12 Years And 4 Countries Later… My Flowers Bloomed On Silk

Posted by Weronika Rosa on

I grew up in Warsaw, a city with many flamboyant parks. Since I can remember, I was fascinated by plants. Flowers were always at home and our balcony was full of geraniums every summer. I was intrigued by the movements of stems in search of light, the fantastic shapes of tulips while getting wilt, peonies stamen forms, the variety of wild flowers’ colours… As a child, I was collecting pieces of plants to study shapes, textures and every single detail of my organic “treasures” (so do I until now). My grandfather taught me all the latin names and the development cycle of each plant from my “collection”. I was already trying to capture these ephemeral beauties in my drawings. Unconsciously, the flora became my infinite repertoire of inspirations and the reason for my second passion - painting and textile designing

Later on, from a big city, I moved to a very picturesque French village surrounded by nature. I started to work with silk and created my first textile designs for scarves. Back then, I couldn't imagine that it would become one of the most important turning point of my life. I was amazed by the intensity of colours on this precious fabric and the way silk diffuses light. From the beginning, I had an appetite for large, organic compositions. In a small atelier in Perros Guirec by La Manche channel, I created my very first scarves entirely by hand.

After Brittany, I moved to Marseille, and later on I came back to Warsaw. While it felt good to be at home, I couldn’t find the right conditions to continue my artistic research with silk. I knew I wanted to create more, but I was not convinced by the final result of hand-painted scarves. As it is often in life, I had to go through different iterations before I started to work with silk for real… It took me 12 years.

In the meantime, I adapted silk painting techniques to Kraft paper, commonly used in packaging as a resistant and biodegradable material. Kraft paper is easy to find in rolls, like a fabric, and is incredibly thin and soft. Strongly inspired by Art Nouveau, Arts & Crafts movement and Les Nabis, my decorative panels were characterised by flat surfaces of vibrant colours, sinuous, organic lines and visibly marked outlines to highlight a pure harmony of assembled shapes and colours. I replaced the gutta (a resin liner used to separate colours) with golden Japanese ink and dyes with gouaches. The subject of my creations was always the same - FLOWERS. But the idea of giving life to my organic inspirations through silk never left my mind and became an obsession. I needed to translate my hand-painted projects into living matter.

In 2016, I landed in Lisbon through a scholarship program in Art History. Portugal having one of the strongest textile industries in Europe, I naturally started to explore the different printing techniques. During my research, I become not only conscious about printing possibilities and limitations, but also aware about their impact on the environment.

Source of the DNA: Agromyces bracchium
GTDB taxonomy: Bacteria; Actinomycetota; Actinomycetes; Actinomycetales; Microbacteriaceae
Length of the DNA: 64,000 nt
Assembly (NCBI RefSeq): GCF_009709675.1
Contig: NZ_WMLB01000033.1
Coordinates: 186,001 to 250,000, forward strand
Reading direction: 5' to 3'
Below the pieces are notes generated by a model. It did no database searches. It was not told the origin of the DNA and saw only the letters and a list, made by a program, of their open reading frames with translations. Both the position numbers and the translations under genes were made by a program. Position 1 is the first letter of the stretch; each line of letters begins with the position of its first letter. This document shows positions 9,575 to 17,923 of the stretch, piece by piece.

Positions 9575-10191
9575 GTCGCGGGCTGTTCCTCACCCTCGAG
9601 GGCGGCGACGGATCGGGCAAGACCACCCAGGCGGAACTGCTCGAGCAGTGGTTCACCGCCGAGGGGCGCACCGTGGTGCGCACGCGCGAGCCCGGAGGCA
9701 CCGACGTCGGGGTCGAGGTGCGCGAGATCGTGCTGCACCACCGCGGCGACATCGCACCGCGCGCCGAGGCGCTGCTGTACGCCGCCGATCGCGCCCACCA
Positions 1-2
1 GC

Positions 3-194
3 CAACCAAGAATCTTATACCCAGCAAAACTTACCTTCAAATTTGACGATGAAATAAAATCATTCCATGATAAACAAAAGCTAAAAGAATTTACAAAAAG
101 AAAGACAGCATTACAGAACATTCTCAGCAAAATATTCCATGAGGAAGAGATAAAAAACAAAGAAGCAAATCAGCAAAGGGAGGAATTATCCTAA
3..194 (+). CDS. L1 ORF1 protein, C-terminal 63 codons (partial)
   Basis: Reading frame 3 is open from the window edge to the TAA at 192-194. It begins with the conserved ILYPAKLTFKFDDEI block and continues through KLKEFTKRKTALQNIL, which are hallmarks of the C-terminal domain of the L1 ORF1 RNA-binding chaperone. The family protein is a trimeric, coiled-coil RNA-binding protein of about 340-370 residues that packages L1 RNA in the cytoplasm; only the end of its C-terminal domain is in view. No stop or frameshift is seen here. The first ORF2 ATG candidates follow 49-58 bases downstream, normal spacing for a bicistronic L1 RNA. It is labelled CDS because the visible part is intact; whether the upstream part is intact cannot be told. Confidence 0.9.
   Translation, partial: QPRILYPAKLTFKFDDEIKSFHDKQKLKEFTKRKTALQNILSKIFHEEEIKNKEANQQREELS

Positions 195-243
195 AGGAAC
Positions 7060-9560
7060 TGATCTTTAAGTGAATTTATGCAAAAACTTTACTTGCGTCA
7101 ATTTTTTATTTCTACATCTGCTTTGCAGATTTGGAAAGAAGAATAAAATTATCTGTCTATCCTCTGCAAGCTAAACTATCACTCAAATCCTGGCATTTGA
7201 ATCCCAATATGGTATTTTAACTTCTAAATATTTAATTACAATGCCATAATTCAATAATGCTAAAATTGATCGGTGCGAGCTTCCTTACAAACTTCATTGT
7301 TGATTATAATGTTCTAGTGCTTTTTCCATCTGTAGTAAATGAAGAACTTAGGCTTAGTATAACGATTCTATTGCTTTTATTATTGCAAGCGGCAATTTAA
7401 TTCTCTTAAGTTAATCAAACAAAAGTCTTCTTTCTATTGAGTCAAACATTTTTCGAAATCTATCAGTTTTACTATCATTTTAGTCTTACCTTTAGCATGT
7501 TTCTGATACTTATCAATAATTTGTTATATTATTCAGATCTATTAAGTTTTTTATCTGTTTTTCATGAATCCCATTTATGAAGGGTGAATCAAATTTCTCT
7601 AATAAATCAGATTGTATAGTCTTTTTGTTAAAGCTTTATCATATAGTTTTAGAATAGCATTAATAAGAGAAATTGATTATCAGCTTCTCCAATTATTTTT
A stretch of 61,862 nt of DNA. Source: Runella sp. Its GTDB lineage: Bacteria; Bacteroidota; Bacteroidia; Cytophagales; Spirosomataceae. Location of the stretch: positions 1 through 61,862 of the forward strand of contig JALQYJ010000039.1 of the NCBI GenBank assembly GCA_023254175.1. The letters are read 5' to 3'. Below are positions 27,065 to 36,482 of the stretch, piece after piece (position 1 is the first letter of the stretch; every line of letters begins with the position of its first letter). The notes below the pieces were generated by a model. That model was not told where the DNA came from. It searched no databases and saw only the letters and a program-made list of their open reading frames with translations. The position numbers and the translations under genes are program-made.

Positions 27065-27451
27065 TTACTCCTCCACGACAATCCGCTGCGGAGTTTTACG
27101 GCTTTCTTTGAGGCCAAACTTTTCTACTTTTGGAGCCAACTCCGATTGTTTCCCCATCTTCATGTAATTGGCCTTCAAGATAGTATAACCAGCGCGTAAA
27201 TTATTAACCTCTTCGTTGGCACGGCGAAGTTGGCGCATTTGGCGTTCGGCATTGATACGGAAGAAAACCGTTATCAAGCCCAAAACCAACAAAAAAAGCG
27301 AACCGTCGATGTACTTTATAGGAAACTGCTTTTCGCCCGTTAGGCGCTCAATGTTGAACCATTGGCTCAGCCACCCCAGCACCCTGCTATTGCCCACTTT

The textile industry ranks as the third most water consuming sector worldwide, while printing and dying are a big part of the problem. The digital printing technique was introduced into the fashion industry in the late ‘80s and caused a real revolution. Today, it’s the most sustainable printing technique. 

Compared to the widely used ink and water consuming screen or rotary printing, digital printing only needs the required amount of ink and saves up to 60% of water. Indeed, in analogue, each colour is printed separately. The more diversified the colours are, the more numerous screens must be prepared to become wastes later on. The digital textile printing technique doesn’t require nickel screens, neither transfer paper, as the design is made directly onto the fabric. This is why digital printing gives the opportunity to manufacture short runs and helps avoiding overproduction, while having the liberty to reproduce as many colours and shades as in the original project.

This technique was an obvious choice to give life to my organic creations. Indeed, it preserves the artistic freedom of my hand-painted patterns with all the details while being able to produce exclusive limited series. I finally selected the North of Italy instead of Portugal to manufacture our silk scarves. Como being the cradle of artistic textile printing, it is, as well, known for its fabric quality and traditional manufacturing reliability. After over a decade, my vision became a reality. I could give birth to my first collection of seasonless silk scarves with floral patterns, while respecting the source of my inspiration: our beautiful blooming nature.

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